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Putin raises Pakistan arms alert

Washington, Nov. 23: A fortnight before his journey to India, Russian President Vladimir Putin has sent a veiled message to the Americans against ongoing attempts in Washington to restore arms sales to Pervez Musharraf’s armed forces.

Speaking at a joint media interaction along with US President George W. Bush in St Petersburg yesterday, Putin raised serious concerns about Pakistan’s stability and the fate of weapons of mass destruction in its armoury.

Putin’s concerns were carefully timed to send a conciliatory message to South Block, which has debated — but not yet expressed — nagging worries about recent signals from Moscow to Islamabad.

The Russian foreign ministry, in a statement on October 14, said “the line announced by the administration of Pervez Musharraf towards restoring and strengthening the constitutional norms of Pakistani statehood and democratising the country’s socio-political life has found its confirmation”.

The statement had surprised New Delhi, which had previously shared its impressions of General Pervez Musharraf’s rigged democracy and found resonance in Moscow for its views.

Three days after this statement, New Delhi’s doubts were reinforced by a statement by Russian deputy foreign minister Vyacheslav Anchikov committing his country to a key role in the controversial gas pipeline through Afghanistan and Pakistan.

Around the same time, arrangements for deputy Prime Minister L.K. Advani’s visit to Moscow went into a spin, forcing Advani to call off the visit at the eleventh hour.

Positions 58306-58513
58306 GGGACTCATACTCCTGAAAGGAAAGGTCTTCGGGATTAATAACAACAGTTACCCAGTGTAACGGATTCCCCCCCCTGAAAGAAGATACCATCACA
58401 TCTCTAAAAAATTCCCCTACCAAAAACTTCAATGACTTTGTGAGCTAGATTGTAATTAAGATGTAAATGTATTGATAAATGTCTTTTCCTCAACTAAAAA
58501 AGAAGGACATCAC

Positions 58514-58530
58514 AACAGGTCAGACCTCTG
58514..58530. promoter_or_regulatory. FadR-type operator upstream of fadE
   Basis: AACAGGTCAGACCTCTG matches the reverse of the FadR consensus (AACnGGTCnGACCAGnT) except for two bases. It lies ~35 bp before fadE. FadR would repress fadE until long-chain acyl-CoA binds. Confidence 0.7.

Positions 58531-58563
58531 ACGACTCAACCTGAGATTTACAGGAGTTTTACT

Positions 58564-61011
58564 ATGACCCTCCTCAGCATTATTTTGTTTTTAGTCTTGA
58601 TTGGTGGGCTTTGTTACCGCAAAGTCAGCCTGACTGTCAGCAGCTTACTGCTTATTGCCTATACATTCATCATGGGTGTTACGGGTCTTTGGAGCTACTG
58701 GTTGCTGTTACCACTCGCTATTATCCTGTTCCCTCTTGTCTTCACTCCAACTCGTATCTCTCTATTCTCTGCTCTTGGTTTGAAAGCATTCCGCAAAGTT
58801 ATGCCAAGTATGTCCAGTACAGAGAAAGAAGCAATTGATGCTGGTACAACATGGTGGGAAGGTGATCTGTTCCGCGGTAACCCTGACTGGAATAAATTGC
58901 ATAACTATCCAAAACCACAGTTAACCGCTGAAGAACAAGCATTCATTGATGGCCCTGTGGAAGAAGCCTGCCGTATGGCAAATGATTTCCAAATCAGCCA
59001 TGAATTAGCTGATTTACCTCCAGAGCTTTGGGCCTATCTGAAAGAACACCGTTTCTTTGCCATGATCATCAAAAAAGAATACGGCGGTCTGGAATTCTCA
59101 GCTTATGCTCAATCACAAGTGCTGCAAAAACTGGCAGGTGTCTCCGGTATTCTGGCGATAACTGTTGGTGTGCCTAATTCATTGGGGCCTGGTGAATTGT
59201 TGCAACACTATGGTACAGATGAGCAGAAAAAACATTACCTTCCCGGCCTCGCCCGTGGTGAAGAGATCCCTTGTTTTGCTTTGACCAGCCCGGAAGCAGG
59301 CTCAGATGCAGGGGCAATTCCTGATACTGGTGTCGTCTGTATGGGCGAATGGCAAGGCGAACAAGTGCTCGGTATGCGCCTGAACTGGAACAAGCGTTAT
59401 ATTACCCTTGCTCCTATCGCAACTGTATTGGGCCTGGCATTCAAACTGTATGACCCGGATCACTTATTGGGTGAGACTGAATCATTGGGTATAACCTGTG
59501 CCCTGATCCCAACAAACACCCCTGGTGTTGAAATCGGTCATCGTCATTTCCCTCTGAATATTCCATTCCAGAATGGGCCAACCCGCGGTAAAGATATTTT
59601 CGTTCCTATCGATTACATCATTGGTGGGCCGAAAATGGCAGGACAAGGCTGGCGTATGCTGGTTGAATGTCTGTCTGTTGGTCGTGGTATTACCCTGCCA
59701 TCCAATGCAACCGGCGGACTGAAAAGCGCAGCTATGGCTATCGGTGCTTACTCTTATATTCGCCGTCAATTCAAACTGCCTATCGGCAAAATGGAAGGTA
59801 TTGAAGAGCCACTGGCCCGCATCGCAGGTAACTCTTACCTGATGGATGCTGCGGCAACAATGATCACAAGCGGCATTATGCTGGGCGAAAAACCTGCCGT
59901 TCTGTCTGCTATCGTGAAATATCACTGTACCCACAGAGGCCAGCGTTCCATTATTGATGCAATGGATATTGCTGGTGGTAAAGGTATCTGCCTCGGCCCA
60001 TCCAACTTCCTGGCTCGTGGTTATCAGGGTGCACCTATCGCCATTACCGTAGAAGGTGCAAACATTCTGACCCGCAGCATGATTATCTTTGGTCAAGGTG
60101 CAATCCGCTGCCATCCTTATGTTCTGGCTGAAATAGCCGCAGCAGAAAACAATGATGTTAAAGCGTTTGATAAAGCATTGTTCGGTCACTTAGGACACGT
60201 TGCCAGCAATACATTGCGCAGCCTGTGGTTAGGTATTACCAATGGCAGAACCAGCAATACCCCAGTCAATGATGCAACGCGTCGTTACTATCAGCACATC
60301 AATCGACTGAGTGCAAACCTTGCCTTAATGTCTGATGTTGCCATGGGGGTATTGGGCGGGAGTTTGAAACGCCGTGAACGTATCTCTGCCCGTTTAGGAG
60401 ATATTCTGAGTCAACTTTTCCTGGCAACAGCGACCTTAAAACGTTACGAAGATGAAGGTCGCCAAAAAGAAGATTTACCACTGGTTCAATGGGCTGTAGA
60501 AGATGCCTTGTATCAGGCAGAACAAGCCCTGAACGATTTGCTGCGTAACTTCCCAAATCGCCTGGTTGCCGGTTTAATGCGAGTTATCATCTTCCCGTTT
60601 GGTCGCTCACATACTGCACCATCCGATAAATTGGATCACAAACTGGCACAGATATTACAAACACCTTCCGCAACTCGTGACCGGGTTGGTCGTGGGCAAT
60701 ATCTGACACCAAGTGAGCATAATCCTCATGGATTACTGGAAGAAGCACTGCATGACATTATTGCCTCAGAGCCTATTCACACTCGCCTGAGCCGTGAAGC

Although equations between New Delhi and Moscow are firmly back on track with intense discussions and some agreements in the run up to Putin’s trip to New Delhi, the Russian President’s public expression of concern about Pakistan will end any remaining doubts in South Block about Russia’s policy.

Putin was not required to say anything on Pakistan at yesterday’s media appearance. The question he was asked was whether Bush had sought Russian help in the oncoming war against Iraq.

But the Russian President digressed and went out of his way to talk about Pakistan.

“Where is Osama bin Laden hiding' Reportedly somewhere between Pakistan and Afghanistan,” Putin said.

He then proceeded to bracket Pakistan along with Iraq to the visible discomfiture of the US President.

“We know what Mr Musharraf is doing to achieve stability in his country and we are supporting him. But what can happen with armies armed with weapons that exist in Pakistan, including weapons of mass destruction, we are not sure on that aspect and we should not forget about that,” Putin said.

That the Russian President suo motu spoke about Pakistan in the presence of his US counterpart will be taken note of in New Delhi for two reasons.

Firstly, Bush and Putin have developed a strong personal affinity and created a viable working equation. To the point where Bush supported Putin’s actions, including the use of gas in the Moscow theatre, reportedly over objections from some of his aides.

The American leader weighs with consideration whatever his Russian counterpart says.

Secondly, after several terrorist acts against India culminating in the attack on Parliament on December 13 last year, Putin personally put across an Indian perspective on terrorism in a conversation with President Bush.

It was after that conversation between the Russian and American Presidents that Washington stopped asking India to show restraint against Pakistan.

By equating Pakistan and Iraq and worrying about Musharraf’s weapons of mass destruction, Putin clearly intends to signal New Delhi that he shares South Block’s concerns about arms sales now being negotiated by Pakistanis in Washington.

But how far Putin will stick his neck out on this issue — or how effective he will be — depends on how the Indian leadership reacts to the Russian President’s signal sent out from St Petersburg.

At yesterday's media interaction, Putin also lashed

out at those who finance terrorism. He attacked Saudi

Arabia, a close US ally, which also one of Musharraf's

biggest benefactors.

"We should not forget about those who finance

terrorism", Putin said, once again, without being

asked anything about terrorist financing.

"Of the 19 terrorists who committed the main attacks

on

September 11 against the US, 16 are citizens of Saudi

Arabia, and we should not forget about that".

(ENDS)

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